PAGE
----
Directly on the other bank was a corral, tangled and overgrown with thorny mesquite trees, and no cairns. Curious I followed the creek upstream and eventually found a single cairn without much of a path. The bank didn't look promising, though I assumed it doesn't take much time for things to get overgrown this close to water, so I pushed up through some terribly thick stuff and broke through to a grassy slope above. There was no trail or cairn to find so I started a zig-zag climb in hopes to find it.
So began the wretched climb. Eventually I'd find some cairns, further east than I expected, though tracing a route in between the piles of rock was difficult at best. Instead of wasting too much time on that I kept climbing and only took advantage of the faint trail when it was convenient. Things were never that steep, with an average grade of 15%, just enough to push my already-tired legs beyond their comfort. Plus the temps were climbing under the hot morning sun. When I finally reached the top I was drenched with sweat and in rough shape, swaying a bit as I looked back over Deadman Creek, trying to gauge my ability to do that Sheep Creek Trail segment. This is when the wasp got me.
I got four stings in my right arm before I realized what was happening and smashed him. Darn thing had gotten caught inside my sleeve and couldn't fly out. I took off my shirt, made sure he was alone and checking on the stings, and then did a quick self-check to see how I felt. My dad is allergic to bees and wasps and I'm a little hyper-sensitive to that. Nothing seemed off, so I pulled my gear back on and started downhill. Going down was easy enough, a gentle trot over a mostly-defined path, though things started to get a bit confusing at the end. Not really on the trail front - I started to feel confused.
Beginning to get worried about either heat or the stings were getting to me I decided to ping Katie on the DeLorme about the wasp, and then, instead of focusing on Sheep Creek Trail, I headed over to my planned campsite for the evening. I could relax, water up, and then make a rational decision on what to do next. It was shortly after noon and the hike to Club Cabin was only a 400' climb over a half mile. That short hike took forever. I couldn't track the trail, I was short of breath the entire time, and my heart rate was zipping up and down. Something was off.
Things didn't get better when I reached the old cabin site. My first thought was to get water, so I followed the use path up to the spring to pull water. However, I couldn't find any place to hang my hammock, so I left my trekking poles at the water and headed back down to the corral to hang my hammock. Nothing looked good there, so I left my water bags there and returned to get my trekking poles. I was back at the water, where I would eventually be filtering from, so I left my water filter there and returned to the corral. It was here that I realized that I was being stupid. Instead of making more useless loops I stopped, laid down in the shade, and tried to make sense of an increasingly senseless situation.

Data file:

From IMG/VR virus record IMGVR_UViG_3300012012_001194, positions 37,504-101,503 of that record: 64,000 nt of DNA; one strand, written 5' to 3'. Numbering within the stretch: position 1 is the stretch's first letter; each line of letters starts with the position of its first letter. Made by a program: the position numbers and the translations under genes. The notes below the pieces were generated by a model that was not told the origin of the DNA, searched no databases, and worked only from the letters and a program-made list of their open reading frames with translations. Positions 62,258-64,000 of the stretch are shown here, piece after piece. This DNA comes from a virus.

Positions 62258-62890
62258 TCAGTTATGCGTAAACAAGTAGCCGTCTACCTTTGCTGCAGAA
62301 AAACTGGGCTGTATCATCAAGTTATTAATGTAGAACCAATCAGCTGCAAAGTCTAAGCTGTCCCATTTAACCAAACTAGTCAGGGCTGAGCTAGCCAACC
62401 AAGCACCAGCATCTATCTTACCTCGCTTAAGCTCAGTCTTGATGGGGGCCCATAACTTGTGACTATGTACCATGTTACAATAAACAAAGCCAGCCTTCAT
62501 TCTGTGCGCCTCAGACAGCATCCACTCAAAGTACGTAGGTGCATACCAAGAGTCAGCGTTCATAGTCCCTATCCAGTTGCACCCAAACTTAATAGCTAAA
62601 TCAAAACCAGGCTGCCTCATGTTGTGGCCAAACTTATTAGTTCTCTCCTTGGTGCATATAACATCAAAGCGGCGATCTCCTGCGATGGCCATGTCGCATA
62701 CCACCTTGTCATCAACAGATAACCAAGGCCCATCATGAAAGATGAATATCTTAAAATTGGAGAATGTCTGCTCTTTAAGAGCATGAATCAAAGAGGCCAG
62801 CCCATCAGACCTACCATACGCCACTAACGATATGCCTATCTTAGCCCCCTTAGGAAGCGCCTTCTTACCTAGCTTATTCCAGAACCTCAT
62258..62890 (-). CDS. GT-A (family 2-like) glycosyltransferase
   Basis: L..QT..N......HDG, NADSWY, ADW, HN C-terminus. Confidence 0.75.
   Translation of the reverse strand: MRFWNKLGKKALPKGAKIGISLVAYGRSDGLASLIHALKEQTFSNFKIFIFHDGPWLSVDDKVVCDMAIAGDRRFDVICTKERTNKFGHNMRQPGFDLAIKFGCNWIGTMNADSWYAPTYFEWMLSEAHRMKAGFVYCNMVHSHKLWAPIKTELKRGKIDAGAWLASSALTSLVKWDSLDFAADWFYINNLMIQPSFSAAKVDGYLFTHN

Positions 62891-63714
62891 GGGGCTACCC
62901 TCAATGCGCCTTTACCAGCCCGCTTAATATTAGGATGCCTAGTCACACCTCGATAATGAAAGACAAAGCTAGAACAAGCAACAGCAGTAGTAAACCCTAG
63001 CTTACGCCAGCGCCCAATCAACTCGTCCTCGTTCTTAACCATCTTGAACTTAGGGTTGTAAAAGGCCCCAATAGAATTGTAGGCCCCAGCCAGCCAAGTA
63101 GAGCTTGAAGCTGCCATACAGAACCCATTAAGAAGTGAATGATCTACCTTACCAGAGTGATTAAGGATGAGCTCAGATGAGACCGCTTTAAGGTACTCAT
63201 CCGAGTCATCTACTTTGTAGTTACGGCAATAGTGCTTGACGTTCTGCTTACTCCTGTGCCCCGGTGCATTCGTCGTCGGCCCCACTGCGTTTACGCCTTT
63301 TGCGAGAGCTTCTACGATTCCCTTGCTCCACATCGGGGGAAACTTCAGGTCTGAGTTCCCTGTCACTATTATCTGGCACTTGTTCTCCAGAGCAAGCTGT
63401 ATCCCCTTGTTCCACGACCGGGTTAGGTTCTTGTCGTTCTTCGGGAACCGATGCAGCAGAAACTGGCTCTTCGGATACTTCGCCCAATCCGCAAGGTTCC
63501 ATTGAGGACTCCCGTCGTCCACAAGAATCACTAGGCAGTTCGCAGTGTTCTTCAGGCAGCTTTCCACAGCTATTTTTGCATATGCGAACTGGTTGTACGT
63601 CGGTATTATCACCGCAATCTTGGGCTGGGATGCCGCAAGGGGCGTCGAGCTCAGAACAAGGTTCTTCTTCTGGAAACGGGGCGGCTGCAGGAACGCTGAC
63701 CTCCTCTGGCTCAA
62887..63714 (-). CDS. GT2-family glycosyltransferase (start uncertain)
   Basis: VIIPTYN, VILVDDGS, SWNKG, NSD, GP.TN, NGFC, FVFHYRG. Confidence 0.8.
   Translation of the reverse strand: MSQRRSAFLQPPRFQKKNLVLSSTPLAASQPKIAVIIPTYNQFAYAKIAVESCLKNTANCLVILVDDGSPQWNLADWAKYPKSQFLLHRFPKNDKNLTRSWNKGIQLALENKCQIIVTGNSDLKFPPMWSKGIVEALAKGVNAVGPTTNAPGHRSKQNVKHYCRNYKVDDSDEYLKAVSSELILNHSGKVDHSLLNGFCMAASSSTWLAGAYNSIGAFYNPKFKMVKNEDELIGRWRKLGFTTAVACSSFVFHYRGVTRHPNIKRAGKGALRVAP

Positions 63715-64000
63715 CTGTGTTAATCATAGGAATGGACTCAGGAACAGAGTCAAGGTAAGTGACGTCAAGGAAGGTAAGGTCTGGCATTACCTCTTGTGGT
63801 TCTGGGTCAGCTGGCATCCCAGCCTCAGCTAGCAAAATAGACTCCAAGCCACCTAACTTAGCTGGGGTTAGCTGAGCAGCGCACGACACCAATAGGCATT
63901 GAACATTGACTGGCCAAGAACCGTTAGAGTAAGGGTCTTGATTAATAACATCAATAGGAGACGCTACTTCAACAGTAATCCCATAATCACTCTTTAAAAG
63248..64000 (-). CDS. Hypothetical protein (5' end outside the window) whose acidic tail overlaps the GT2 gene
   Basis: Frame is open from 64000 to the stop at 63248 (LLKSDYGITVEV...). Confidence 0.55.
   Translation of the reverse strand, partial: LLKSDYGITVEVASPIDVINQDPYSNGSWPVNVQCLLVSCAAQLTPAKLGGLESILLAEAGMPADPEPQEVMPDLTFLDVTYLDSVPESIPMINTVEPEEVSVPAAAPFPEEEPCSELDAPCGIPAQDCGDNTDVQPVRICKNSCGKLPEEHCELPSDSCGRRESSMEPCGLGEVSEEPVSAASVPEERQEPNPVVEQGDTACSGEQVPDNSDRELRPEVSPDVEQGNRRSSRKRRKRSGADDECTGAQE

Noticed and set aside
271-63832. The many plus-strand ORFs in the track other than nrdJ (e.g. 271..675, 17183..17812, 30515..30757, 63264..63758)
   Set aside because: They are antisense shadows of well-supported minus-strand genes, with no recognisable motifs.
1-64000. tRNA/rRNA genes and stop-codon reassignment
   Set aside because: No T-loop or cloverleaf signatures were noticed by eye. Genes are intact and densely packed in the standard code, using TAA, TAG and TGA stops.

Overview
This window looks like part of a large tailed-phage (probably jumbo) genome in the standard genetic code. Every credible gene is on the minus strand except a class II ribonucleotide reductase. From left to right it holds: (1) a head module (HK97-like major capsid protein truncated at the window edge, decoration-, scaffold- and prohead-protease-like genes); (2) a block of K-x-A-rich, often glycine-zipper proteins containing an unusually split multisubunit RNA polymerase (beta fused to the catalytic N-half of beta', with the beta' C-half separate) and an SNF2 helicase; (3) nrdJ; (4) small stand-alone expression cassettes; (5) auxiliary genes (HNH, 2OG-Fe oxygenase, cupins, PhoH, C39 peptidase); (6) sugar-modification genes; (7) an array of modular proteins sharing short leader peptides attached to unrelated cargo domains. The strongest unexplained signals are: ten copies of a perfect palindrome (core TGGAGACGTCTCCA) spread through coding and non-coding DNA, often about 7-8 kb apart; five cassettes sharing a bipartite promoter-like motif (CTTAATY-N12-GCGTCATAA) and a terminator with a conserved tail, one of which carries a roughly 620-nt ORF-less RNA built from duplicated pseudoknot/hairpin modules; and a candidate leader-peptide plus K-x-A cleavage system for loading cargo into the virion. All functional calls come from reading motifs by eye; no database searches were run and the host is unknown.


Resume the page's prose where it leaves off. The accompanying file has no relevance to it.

Something had me unbalanced and I could feel panic setting in as my heart and breathing refused to settle down. I took a benedryl, informed Katie of my worsening state, and finished another liter of water. When I started to feel a bit better I set off, carrying only a water bucket to minimize stupid mistakes, and pulled ten liters for later filtering back at the corral. I drink the water about as fast as it made it through my filter and let the day slip away, napping and drinking and moving as little as possible. At some point Katie and I decided that the best option was for me to follow Davenport Trail down, the shortest and easiest way out of the wilderness, though there was no way I could handle those miles today.
Part of me was appalled that I had let an entire afternoon waste without covering any more ground. Sheep Creek Trail was so close, and I only had three miles left to finish the entire thing, and it was such a pain to finish. Plus there was the seven miles of Davenport between here and Chilson. However, something broke in me today, and knowing that I was in an irrational state was terrifying. I suppose that I should be grateful that Katie was there for me, that she had come up with an early exit plan, and that I was able to get to a spring and not need air rescue. Those stupid trails can wait until later.
As the sun died I finished a hot dinner and settled down for the night, fully hydrated and with a solid plan for tomorrow. Chris and Katie had driven up that afternoon and were parked at Horseshoe Dam, and were even camped at Sears Trailhead, a mere twelve miles downhill from me. Tomorrow I would head down towards them, and maybe they would head up to me, and together we would get the heck out of here.